Climate change could cost Nigeria up to trillions in stranded assets especially if government fails to take critical measures now ahead of imminent global actions. This is according to an Agora policy report on “Climate Change and Socio-Economic Development in Nigeria” launched on Wednesday in Abuja.
Asset stranding is the process of collapsing expectations of future profits from invested capital (the asset) as a result of disruptive policy and/or technological change.
Already, many countries have outlined different timelines of between 2030 and 2050 to begin their phase out of fossil fuel usage. Norway has already commenced the process, while China is due to start any time in the near future.
The report notes that as the world attempts to achieve net-zero carbon emissions and penalise climate-unfriendly investments and activities, vast quantities of recoverable fossil fuels will have to remain underground in order to stabilise the global climate and energy-intensive equipment will have to be retired at a quicker pace in favour of less carbon-intensive ones.
“With this transition, therefore, many assets will become stranded,” the reports emphasizes.
“It is hard to accurately calculate the economic cost of climate change in Nigeria but available estimates suggest a cumulative of up to $100 billion by 2020 and $460 billion by 2050.”
In 2006, the World Bank assumed that between 2-10% of Nigeria’s Gross Domestic Investment and about 40% of official development assistance would be sensitive to climate change.
Despite these consequences, there are concerns that government is not paying significant attention to climate change and it’s consequences.
The report further notes scientific evidence which indicates that Nigeria is experiencing rapid climate change with figures suggesting the situation will get worse with time.
Since the 1980s, for instance, the temperature over Nigeria has risen significantly, and climate projections show a significant increase in temperature across all ecological zones in the next few decades.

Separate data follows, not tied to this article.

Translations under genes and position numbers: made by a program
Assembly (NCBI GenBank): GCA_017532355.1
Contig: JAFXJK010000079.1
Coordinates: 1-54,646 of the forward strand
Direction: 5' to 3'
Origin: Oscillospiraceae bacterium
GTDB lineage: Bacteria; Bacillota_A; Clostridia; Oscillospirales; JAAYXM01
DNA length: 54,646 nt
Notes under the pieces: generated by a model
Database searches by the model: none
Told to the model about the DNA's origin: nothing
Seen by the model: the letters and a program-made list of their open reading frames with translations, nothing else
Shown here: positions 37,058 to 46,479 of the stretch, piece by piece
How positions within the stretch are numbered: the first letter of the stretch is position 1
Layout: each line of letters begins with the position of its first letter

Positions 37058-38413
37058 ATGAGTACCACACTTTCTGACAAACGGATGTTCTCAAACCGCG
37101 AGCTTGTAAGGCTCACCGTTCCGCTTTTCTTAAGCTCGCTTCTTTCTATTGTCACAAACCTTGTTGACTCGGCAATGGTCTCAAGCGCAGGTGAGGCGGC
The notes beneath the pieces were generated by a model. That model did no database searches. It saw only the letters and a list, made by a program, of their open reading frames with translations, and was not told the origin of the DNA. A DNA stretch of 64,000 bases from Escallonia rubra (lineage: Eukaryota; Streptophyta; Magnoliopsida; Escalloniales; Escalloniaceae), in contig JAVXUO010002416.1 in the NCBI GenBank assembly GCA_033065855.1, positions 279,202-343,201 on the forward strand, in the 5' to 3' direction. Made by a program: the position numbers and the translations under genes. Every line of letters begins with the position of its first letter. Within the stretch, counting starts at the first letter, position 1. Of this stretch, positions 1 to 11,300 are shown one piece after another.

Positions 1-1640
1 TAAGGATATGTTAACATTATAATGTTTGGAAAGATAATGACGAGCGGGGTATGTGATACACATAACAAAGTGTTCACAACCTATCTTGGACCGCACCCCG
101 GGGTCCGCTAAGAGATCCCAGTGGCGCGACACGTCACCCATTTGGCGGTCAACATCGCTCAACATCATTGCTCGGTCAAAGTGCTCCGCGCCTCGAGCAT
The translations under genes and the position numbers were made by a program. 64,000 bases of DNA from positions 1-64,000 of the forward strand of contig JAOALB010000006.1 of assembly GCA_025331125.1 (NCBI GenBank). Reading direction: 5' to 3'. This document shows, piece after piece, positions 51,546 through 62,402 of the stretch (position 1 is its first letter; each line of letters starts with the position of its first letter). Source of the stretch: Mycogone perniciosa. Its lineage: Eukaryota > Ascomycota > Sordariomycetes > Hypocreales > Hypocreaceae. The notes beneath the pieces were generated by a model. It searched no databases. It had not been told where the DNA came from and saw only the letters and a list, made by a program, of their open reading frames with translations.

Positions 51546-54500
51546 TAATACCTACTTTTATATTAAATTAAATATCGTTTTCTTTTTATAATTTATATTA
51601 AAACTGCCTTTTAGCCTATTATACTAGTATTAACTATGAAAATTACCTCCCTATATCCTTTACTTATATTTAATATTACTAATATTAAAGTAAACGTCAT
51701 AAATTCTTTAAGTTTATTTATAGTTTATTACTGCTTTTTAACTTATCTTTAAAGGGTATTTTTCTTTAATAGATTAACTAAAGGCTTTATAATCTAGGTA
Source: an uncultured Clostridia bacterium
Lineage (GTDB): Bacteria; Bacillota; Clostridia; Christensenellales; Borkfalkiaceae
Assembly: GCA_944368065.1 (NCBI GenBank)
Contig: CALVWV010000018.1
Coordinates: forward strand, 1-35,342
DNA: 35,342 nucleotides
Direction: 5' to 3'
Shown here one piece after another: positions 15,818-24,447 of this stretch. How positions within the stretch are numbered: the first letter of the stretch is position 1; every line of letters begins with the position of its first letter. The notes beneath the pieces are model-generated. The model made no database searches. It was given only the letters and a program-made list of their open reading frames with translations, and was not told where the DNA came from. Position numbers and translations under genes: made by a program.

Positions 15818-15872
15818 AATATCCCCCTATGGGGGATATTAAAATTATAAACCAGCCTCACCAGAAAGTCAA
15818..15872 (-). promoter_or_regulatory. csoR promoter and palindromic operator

Based on the results of various climate model scenarios published in Nigeria’s Third National Communication and Nigeria’s Climate Risk Profile, temperatures across the country are expected to increase by 2.9°C to as much as 5.7°C by end of the century.
Nighttime temperatures, currently between 20°C and 27°C, are expected to increase by as much as 4.7°C, as the impacts of climate change manifest in rising temperatures, variable rainfall, increases in the frequency or intensity of some extreme weather events, such as floods and droughts, and rising sea levels.
“A more recent estimate indicates that without climate-proofing Nigeria’s economy and society through concrete adaptation action, it is estimated that climate change will cost the country between 6% and 30% of its GDP by 2050, equivalent to a cumulative loss of $100-460 billion.
“In addition, estimates for losses in the country’s priority sectors (agriculture, water resources, health and transport), without adequate mitigating measures are at $3.06 billion annually from 2020 which is expected to rise to about $5.50 billion in 2050.10 Without climate-proofing, an expected project life of 30 years could be truncated to 20 years,” the report adds.
Climate change is also compounding poverty challenges in Nigeria and impeding the attainment of Sustainable Development Goals (SDGs) by compromising the country’s economic development through multiple and compound negative impacts.
According to the report, Nigeria is very vulnerable to the impacts of climate change as much of its agricultural sector, which contributes about 24% to its GDP, is rain-fed and climate-sensitive. Other sectors of the economy such as health, transportation, energy, and water resources are also vulnerable to the impacts of climate change.
Agriculture is one of the sectors most sensitive to global warming in Nigeria and a major source of climate-induced economic loss in the country.
The reports also raises fears that some areas in the northern part of the country, the decline in yield in rainfed agriculture could be as much as 50 percent. Increased warming trends will also make the storage of root crops and vegetables challenging for farmers without access to refrigerators, thereby increasing the already high level of post-harvest loss.